But What Are Software Patents Good For?

by on December 13, 2006

I’ve found that defenders of software patents tend to focus their energies on debunking common arguments against software patents. They never seem to get around to explaining why software patents are a good idea to start with. Solveig’s Singleton’s paper fits with this trend. Here’s the closest she comes to describing the benefits of software patents:

Early on, software was often parceled out along with hardware; trade secret offered protection; the cost was, due to lack of disclosure, some clever ideas have een lost. Then it became generally accepted that software would be protected by opyright. This works well against some types of copying (for example, counterfeiting) and for some types of programs (for example, games). But patents were seen as providing more certain protection against the copying of the function of a program more broadly (“look and feel” cases that sought to broaden copyright protection being problematic). The term of protection for copyright is unnecessarily long for software. In theory, patent law would extend protection only to the non-obvious and novel. That together with software’s technical nature seemed a good fit with patent law.

It’s certainly true that patents provide “more certain protection against the copying of the function of a program more broadly.” But it’s far from obvious that “protection against copying” is always desirable. Outside the patent context, such copying is often known as “competition,” and public policy generally aims to enhance it. I’m glad that Microsoft copied Apple’s operating system, Netscape’s browser, and Google’s search engine. It’s been good for me as a consumer. It’s not obvious to me what purpose is served by making it harder for companies to copy the broad features of each others’ products.

And as far as I can see, that paragraph is the closest she comes to explaining what purpose is served by allowing the patenting of software. The rest of her paper argues that software patents don’t do as much damage to the software industry as people say it does, and then proceeds to offer suggestions about how to minimize those harms. That strikes me as an underwhelming defense. If policy X has no benefits, then it’s a bad policy, no matter how small the harms of policy X might be.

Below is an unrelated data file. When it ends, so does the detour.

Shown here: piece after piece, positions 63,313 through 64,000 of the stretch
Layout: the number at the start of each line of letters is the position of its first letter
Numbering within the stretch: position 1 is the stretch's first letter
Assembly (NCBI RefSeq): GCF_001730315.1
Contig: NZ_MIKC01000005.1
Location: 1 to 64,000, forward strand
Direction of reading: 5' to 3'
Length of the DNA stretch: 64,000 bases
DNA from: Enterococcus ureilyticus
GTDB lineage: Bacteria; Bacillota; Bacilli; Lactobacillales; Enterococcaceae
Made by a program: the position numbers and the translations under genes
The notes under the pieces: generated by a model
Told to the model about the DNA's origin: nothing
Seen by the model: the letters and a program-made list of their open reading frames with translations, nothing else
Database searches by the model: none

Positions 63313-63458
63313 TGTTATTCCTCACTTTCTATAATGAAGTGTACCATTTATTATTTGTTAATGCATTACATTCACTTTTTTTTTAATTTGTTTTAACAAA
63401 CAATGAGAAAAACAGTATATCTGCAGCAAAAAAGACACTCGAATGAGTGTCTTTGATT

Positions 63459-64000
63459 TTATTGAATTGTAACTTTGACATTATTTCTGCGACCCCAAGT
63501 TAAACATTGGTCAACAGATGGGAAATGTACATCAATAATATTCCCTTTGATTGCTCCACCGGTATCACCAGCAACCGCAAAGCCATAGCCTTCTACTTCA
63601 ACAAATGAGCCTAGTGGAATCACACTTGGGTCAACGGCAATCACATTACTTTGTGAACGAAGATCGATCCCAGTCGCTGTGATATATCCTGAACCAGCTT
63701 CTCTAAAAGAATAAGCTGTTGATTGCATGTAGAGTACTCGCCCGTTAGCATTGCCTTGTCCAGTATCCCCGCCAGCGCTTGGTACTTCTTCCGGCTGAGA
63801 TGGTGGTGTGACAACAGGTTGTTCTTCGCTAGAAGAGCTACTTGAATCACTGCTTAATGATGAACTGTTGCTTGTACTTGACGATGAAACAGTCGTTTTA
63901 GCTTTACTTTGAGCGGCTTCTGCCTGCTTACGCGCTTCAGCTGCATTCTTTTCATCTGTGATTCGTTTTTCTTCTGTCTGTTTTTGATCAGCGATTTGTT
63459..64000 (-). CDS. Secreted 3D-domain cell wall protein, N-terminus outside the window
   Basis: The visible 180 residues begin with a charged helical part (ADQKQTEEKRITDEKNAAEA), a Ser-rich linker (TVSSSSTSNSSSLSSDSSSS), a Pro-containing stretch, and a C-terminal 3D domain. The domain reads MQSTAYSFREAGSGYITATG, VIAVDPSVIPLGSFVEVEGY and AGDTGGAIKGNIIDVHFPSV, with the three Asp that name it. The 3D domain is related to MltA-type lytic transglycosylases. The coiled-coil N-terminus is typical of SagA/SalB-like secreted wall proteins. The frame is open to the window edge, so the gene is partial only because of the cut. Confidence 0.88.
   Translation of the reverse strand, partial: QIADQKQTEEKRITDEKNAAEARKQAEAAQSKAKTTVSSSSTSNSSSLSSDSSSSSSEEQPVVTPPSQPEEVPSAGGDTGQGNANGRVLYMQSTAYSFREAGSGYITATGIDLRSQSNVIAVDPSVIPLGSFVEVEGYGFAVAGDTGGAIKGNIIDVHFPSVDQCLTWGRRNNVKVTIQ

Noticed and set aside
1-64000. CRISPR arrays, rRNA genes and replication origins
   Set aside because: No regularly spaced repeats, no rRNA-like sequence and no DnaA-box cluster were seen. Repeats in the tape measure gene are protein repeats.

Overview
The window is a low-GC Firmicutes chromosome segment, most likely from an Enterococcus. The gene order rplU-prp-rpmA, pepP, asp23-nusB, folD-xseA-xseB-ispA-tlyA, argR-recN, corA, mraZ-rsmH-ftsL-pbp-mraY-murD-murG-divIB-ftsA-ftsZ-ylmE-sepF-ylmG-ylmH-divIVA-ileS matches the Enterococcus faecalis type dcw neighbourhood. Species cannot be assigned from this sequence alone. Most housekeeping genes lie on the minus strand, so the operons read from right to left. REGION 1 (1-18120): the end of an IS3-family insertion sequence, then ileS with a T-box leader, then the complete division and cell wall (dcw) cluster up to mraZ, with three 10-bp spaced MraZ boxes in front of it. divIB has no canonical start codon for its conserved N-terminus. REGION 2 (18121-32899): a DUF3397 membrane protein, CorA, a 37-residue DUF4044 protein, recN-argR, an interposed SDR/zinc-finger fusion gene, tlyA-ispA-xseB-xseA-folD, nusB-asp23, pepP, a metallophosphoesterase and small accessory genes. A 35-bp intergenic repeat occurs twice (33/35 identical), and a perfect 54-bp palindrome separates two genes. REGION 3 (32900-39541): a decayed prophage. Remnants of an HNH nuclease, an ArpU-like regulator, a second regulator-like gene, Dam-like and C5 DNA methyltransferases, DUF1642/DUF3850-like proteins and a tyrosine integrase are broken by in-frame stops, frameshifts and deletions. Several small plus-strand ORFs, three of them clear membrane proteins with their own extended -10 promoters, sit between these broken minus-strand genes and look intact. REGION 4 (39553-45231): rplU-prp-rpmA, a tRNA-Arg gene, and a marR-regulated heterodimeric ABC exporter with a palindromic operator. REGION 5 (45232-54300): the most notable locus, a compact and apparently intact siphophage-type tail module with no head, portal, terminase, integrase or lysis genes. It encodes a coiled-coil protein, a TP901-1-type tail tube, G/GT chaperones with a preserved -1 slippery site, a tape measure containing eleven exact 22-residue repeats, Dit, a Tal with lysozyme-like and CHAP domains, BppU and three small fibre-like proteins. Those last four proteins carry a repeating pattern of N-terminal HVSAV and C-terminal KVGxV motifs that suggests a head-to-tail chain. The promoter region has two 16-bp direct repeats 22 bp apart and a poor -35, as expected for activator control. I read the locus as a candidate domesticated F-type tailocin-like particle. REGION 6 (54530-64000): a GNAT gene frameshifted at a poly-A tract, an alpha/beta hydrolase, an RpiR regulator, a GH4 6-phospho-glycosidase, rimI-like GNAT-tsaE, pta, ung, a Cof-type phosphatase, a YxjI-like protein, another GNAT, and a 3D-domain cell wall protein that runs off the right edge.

In her defense, she’s not alone in this. I have yet to find a paper that makes a serious effort to explain what software patents accomplish that weren’t already being accomplished by copyright.

I also found this line of argument a bit puzzling:

Software is not “liberal arts” in a traditional sense. Software’s linguistic characteristics are there to help the human mind get a handle on the machine, like the letters on a keyboard. The linguistic characteristics of software are in a sense superficial. While software, too, is ultimately a “performance” for the computer user, it is not necessarily so. One might run a piece of software that the user is not at all aware of, or run software with no user present. An analysis that pronounced two software programs to be essentially “the same” even if they both produced exactly the same output on the screen would not be very satisfying in answering the question of whether one developer was copying another’s work, especially if one knows the programs are written in different languages and running on different types of hardware.

The term she’s missing here is “source code.” The copyright on a piece of software is not tied to its output on the computer screen. Indeed, it’s possible for two pieces of software to have identical-looking interfaces without one violating the other’s copyright. Copyright applies to the sequences of instructions that constitute the software.

The “linguistic characteristics” of source code are anything but superficial. As I’ve written before, code is expressive. Programming languages have grammars not terribly dissimilar (although typically much less complex) from the grammars of human languages. A programming language is an especially precise way for a programmer to describe a particular process. It’s entirely irrelevant whether the description is intended to be used by a computer or another human being.

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